Coeliac disease & HLA genes

Celiac/Coeliac disease (CD) is an inherited autoimmune condition where gluten proteins found in grains trigger an immune system attack the lining of the small intestine. 

The strict definition of coeliac disease - specific damage to the small intestine which can be identified as flattened villi - is linked with genes DQ2 and DQ8.

Symptoms include diarrhoea, fatigue, anaemia, weight loss, abdominal distension; and less frequently - osteoporosis, irritable bowel, chronic fatigue and miscarriage.

There are several risk factors for coeliac disease:

  • Genetics - HLA DQ8 and HLA DQ2 genotypes
  • Family history -  relative with CD or other autoimmune diseases
  • Genetics AND family history - if family member has same HLA variants and CD (70% in identical twins, 30% in HLA identical siblings)
  • Existing intestinal injury 
  • Degree of exposure to gluten (how frequent and how much) 
  • Lifestyle triggers - stress, trauma, surgery, puberty
  • Other gene variants, including FUT2

I. Genetics

The HLA (Human Leukocyte Antigen) family of genes help the immune system distinguish the body's own proteins from proteins made by foreign invaders, such as viruses and bacteria. 

HLA DQ variants increase risk of loss of tolerance/recognition of self-proteins, triggering autoimmune conditions such as coeliac disease, rheumatoid arthritis, type 1 diabetes and lupus. Two HLA gene variants are the biggest genetic risk factor for Coeliac Disease - 

1. HLA-DQA1/ HLA DQ Alpha 1, also known as CELIAC1 

SNP rs2187668 [C/T] tags the DQ2 (DR3) genotype (T is the risk allele).

HLA DQ2 is the highest risk indicator but is very common - 25-30% of Caucasians have a T variant but only 3% of those develop the disease.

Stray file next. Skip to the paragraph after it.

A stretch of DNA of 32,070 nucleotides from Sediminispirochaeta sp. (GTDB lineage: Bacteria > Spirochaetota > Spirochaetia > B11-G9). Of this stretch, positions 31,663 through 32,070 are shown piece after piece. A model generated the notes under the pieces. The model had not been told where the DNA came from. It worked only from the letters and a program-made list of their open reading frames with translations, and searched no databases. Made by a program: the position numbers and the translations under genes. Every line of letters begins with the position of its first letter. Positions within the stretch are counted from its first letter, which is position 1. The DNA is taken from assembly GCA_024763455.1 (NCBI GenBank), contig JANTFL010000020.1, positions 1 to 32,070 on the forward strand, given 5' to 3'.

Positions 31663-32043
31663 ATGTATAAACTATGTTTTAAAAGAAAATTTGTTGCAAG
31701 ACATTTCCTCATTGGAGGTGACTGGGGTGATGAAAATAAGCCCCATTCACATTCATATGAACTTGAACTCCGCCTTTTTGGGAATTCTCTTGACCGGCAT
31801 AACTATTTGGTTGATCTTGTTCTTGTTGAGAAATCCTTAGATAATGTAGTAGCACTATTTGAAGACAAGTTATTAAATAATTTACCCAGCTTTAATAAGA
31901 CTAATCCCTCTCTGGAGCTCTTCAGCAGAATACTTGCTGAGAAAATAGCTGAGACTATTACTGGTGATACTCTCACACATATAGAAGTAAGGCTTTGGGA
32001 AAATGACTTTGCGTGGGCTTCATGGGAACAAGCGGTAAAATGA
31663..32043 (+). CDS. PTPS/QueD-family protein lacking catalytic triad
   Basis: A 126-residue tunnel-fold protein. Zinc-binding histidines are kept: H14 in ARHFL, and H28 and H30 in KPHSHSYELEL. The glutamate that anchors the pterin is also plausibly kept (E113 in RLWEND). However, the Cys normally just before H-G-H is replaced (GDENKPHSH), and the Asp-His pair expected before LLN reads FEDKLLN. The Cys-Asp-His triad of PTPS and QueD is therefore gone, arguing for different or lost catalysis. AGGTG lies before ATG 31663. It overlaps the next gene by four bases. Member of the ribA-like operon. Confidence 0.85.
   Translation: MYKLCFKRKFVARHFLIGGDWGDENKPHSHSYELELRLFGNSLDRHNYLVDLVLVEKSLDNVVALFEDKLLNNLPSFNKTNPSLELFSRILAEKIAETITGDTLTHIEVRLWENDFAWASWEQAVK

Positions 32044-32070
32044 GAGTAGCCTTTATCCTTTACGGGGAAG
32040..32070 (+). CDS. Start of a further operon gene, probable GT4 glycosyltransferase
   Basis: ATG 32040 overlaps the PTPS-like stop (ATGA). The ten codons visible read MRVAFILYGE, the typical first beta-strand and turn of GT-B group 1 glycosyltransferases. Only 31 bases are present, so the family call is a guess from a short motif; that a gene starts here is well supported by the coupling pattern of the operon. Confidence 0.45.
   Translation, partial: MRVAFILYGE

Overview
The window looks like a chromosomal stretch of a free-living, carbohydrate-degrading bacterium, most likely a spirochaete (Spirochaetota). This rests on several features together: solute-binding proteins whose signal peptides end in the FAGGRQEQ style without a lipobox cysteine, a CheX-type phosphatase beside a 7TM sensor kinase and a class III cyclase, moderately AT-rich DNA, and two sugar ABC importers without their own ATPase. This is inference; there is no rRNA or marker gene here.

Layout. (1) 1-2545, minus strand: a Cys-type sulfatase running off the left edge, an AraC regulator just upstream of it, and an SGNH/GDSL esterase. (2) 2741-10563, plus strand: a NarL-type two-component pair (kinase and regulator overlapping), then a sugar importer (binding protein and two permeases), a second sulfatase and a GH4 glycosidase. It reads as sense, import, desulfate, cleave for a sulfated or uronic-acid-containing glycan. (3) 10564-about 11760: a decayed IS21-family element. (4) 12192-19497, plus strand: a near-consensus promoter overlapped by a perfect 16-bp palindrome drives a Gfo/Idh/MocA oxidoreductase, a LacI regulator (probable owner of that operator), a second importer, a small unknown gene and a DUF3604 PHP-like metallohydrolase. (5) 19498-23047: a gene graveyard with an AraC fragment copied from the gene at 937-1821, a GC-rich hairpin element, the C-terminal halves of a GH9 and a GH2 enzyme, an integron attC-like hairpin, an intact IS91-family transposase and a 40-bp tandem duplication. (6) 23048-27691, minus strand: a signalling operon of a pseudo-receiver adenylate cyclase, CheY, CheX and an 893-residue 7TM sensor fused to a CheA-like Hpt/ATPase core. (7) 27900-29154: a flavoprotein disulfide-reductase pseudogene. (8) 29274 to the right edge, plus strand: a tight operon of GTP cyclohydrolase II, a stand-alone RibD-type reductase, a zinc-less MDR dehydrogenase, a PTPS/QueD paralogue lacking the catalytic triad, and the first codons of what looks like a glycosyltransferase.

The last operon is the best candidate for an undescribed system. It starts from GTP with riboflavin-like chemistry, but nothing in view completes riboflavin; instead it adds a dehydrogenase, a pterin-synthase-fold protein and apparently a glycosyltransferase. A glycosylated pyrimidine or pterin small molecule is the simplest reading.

2. HLA-DQB1/ HLA DQ Beta 1

SNP rs7454108 [T/C] tags the DQ8 (DR4) genotype (C is the risk allele) - also the biggest risk factor for Type 1 Diabetes.

Overall 1 in 112 Europeans are diagnosed with Coeliac Disease.

II. FAQ: What is the difference from testing HLA-DQA1 as opposed to HLA-DQ2 & DQ8?

HLA-DQA1 and HLA-DQB1 are the  gene names.
HLA-DQ2 and HLA-DQ8 are the genotypes - or description of the version of the gene (based on the variance/ SNP result)
HLA-DQA1 gene
The rs2187668 SNP 'tags' the 'DQ2' genotype. If you have a CC result (that's the 'wild', or default - no variance) genotype. If you have a TT result that would be DQ2/DQ2 or 0202, which is the highest risk (single) SNP for coeliac disease (but it is not determinate). If you have a C/T (or T/C) result that would be DQ2.
HLA-DQB1 gene
The rs7454108 SNP 'tags' the 'DQ8' genotype. On this SNP, if you have a TT result (that's the 'wild', or default - no variance) genotype. If you have a CC result that would be DQ8/ DQ8. This is also a risk genotype for coeliac disease. The risk is lower than for the DQ2 genotype. If you have a T/C (or C/T) result that would be DQ8.
If you have both variances, the genotype would be described as DQ2/DQ8 (or DQ8/DQ2) which is the highest overall risk (still not determinate). As the genotypes aren't determinate (as in you can have the risk genes but never develop coeliac disease) you could have the risk HLA genotypes and have NCGS (Non-Coeliac Gluten Sensitivity) but not coeliac. 

The HLA genes are in the Nutrient Core report and in the Thyroid Balance report.

III. Diagnostic test 

There are several tools that can be used to detect coeliac disease but there isn’t one definitive diagnostic test. 

Tests include:

  • HLA Genetics 
  • Serum Blood tests: elevation of tissue transglutaminase (tTG), an enzyme (tTG > 000 mg/dl) 
  • Gastro examination and biopsy for villi flattening in the stomach
  • Gluten challenge tests/gliadin assays 
  • Relief of symptoms or reversion of an abnormal intestinal biopsy to normal on a gluten-free diet
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